Wars as Sacrifices to Reduce Guilt
deMause, Lloyd, The Journal of Psychohistory
Wars as Sacrifices to Reduce Guilt The War Puzzle Revisited. John A. Vasquez. New York: Cambridge University Press, 2009. xxi + 477 pages. $37.99 (hardcover).
Vasquez's latest book reviews over a hundred books and articles on the causes of wars, studies that cover the causes of thousands of wars by proponents of "Realist" analysis of social systems. The focus of these analysts is that territory (proximity) is the central cause of wars, since "most wars (70%) are fought between neighbors."
Such a simplistic notion that proximity itself causes war is like saying that most schoolyard fights are between children in the schoolyard, not with children at school. All of the Realist analyses assume wars are fought to get something economic, political or religious. None imagine like psychohistory that wars are begun for self-destructive purposes as groups seek to inflict their abusive childhoods on others. There have also been hundreds of articles on war and child abuse in The Journal ofPsychohistory in 38 years, and thousands of references in these articles to books and articles showing how child abuse causes makes them walking time bombs and produces adults who re-inflict their abuse on others.
Vasquez concludes that wars break out "after a rapid power transition occurs between nations struggling for power." He sees the outbreak of war as being mainly "about territory," occurring in steps, beginning with arms races, which he shows are attempts to demonstrate their masculinity, as kings and knights used to do by dueling. Psychohistorians too see wars growing out of a need of nations to demonstrate a hypermasculinity, only as a defense against feelings of impotence remaining from their widespread child abuse. I myself witnessed the importance of masculinity in war when I was in the Army and sent to Korea, and because I happened to be a good tennis player was told that I had better lose in tennis contests with officers, so their masculinity wouldn't be challenged. Actually, Truman sent the U.S. military to die in the Korean War without proper authorization from Congress. George W. Bush used the same tactic when he started the Iraq War without consulting Congress, saying "I'm the decider." And Richard Nixon was so borderline that his Secretary of Defense concluded he was "suicidal" and gave orders to the military to disregard Nixon's orders to go to war.1 The Presidential use of the military without Congressional approval is the aim of Secretary of State Madeleine Albright's quip that "What's the point of having this superb military you're always talking about if we can't use it?" Vasquez reviews the large number of empirical studies showing that when nations are under emotional stress they choose authoritarian leaders, who are preoccupied with virility and domination of others and need to act out their fantasies of narcissistic grandiosity.2 Yet it is emotional stress, not economic, that leads to more wars with "the most severe wars occurring near the end of an economic upswing phase"3 because of what I term "growth panic" from fears of punishment by an authoritarian parental figure. The same principle accounts for why the wealthier a nation is the more wars it has.4 These results were first called "K-waves" by Nikolai Kondratieff, who discovered 50-year cycles in economics, showing that major wars occurred most during upswings.5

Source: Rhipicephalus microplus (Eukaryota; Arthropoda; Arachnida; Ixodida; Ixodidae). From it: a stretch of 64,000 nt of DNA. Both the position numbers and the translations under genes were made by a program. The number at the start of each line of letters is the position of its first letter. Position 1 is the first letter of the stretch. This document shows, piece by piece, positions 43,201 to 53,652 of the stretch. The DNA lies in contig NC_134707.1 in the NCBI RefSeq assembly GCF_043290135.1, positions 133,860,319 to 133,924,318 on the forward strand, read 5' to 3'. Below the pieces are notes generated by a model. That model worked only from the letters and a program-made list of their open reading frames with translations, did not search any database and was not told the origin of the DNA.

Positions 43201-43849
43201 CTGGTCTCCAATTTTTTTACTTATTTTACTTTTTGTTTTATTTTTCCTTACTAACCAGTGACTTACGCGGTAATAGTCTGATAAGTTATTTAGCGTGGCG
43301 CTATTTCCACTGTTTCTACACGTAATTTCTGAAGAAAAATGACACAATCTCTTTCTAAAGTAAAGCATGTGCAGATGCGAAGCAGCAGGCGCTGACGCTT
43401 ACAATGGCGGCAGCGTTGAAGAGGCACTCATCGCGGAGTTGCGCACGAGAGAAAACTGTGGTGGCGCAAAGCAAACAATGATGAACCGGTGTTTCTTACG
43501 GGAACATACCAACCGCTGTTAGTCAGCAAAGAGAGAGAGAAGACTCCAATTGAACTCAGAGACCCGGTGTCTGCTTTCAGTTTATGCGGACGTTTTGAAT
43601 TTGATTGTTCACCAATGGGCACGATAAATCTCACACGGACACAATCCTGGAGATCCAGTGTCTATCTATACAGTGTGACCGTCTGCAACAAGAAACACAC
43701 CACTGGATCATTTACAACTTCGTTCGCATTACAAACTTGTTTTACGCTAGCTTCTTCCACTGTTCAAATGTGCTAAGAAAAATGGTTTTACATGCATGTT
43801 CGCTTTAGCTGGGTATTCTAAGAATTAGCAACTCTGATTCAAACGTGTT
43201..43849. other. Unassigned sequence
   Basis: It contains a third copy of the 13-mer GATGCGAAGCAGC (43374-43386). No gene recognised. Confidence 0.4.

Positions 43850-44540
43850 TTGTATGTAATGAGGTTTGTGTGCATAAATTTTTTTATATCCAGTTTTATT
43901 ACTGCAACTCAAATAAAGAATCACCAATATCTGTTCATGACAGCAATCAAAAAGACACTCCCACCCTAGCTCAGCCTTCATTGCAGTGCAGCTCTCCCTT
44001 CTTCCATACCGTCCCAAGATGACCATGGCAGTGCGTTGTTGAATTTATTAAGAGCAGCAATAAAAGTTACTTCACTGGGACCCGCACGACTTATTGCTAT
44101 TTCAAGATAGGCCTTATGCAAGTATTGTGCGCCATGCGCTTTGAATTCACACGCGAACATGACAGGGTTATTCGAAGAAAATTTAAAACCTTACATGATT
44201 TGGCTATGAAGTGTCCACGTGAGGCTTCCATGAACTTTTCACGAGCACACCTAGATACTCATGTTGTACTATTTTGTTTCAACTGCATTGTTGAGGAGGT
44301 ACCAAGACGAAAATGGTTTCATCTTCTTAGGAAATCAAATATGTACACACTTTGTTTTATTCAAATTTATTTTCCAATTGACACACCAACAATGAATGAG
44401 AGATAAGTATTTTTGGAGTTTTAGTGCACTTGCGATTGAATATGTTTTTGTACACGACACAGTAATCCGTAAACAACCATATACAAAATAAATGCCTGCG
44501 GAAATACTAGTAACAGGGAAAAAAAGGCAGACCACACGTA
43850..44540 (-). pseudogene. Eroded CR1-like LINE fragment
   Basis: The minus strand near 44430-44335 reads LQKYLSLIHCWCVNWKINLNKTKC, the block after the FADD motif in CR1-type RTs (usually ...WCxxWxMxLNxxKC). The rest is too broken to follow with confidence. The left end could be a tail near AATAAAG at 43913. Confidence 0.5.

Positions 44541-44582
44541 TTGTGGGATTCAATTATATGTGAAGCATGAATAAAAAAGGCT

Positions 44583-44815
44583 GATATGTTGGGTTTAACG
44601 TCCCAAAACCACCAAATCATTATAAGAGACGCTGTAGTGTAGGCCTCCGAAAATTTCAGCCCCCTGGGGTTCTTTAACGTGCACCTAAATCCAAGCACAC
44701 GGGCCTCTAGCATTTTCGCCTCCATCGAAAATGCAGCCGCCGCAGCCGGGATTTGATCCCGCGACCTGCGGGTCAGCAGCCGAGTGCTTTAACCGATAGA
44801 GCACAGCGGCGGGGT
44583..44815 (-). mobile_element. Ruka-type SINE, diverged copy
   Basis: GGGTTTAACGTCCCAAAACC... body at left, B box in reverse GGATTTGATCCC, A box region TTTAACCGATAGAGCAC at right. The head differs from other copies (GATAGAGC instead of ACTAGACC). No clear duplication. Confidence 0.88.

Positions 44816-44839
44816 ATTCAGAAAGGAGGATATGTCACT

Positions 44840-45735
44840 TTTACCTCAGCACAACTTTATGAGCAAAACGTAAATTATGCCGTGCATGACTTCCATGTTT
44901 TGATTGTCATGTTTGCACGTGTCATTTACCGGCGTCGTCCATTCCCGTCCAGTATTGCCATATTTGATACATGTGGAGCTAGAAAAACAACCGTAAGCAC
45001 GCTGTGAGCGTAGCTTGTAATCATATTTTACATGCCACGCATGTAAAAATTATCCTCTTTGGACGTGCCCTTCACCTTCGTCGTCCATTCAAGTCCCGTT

Next, Vasquez shows nations forming alliances, which like arms races, are only provocative. He demonstrates that WWI began only because France, Britain, Russia and the U.S. formed an alliance against Germany, which saw it as "encirclement," and, with Austria, started the war. The reason, he shows that the 19th century had fewer wars, and that wars were more limited, was that nations were uneven in power then and didn't have to demonstrate their power so much, while the 20th century had more wars because nations were "more evenly matched." In addition, the 19th century in Europe (the peaceful period between 1815 and 1941 had major nations that set up "buffer zones" that prevented the escalation of conflicts. …